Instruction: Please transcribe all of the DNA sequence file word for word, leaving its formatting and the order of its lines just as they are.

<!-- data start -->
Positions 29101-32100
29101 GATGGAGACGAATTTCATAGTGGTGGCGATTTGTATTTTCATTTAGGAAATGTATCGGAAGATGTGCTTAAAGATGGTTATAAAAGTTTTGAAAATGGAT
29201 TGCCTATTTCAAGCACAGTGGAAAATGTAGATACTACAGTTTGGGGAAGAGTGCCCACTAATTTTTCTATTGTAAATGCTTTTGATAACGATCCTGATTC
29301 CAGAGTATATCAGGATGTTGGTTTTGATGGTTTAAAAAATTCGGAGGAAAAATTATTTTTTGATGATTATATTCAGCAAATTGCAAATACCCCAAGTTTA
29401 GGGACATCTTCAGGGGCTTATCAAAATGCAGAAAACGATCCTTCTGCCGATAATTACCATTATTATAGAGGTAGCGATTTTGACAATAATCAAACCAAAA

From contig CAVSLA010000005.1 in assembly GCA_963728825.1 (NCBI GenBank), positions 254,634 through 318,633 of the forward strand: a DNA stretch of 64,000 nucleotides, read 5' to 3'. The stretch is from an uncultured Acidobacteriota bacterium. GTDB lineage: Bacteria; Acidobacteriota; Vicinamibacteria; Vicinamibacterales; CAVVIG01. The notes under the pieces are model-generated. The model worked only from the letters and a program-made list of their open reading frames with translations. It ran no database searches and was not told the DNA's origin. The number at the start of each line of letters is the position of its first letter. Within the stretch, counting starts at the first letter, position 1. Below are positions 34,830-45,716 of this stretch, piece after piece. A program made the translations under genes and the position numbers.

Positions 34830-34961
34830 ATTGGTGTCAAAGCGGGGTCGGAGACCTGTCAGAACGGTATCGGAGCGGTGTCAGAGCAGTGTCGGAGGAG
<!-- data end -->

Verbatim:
Positions 29101-32100
29101 GATGGAGACGAATTTCATAGTGGTGGCGATTTGTATTTTCATTTAGGAAATGTATCGGAAGATGTGCTTAAAGATGGTTATAAAAGTTTTGAAAATGGAT
29201 TGCCTATTTCAAGCACAGTGGAAAATGTAGATACTACAGTTTGGGGAAGAGTGCCCACTAATTTTTCTATTGTAAATGCTTTTGATAACGATCCTGATTC
29301 CAGAGTATATCAGGATGTTGGTTTTGATGGTTTAAAAAATTCGGAGGAAAAATTATTTTTTGATGATTATATTCAGCAAATTGCAAATACCCCAAGTTTA
29401 GGGACATCTTCAGGGGCTTATCAAAATGCAGAAAACGATCCTTCTGCCGATAATTACCATTATTATAGAGGTAGCGATTTTGACAATAATCAAACCAAAA

From contig CAVSLA010000005.1 in assembly GCA_963728825.1 (NCBI GenBank), positions 254,634 through 318,633 of the forward strand: a DNA stretch of 64,000 nucleotides, read 5' to 3'. The stretch is from an uncultured Acidobacteriota bacterium. GTDB lineage: Bacteria; Acidobacteriota; Vicinamibacteria; Vicinamibacterales; CAVVIG01. The notes under the pieces are model-generated. The model worked only from the letters and a program-made list of their open reading frames with translations. It ran no database searches and was not told the DNA's origin. The number at the start of each line of letters is the position of its first letter. Within the stretch, counting starts at the first letter, position 1. Below are positions 34,830-45,716 of this stretch, piece after piece. A program made the translations under genes and the position numbers.

Positions 34830-34961
34830 ATTGGTGTCAAAGCGGGGTCGGAGACCTGTCAGAACGGTATCGGAGCGGTGTCAGAGCAGTGTCGGAGGAG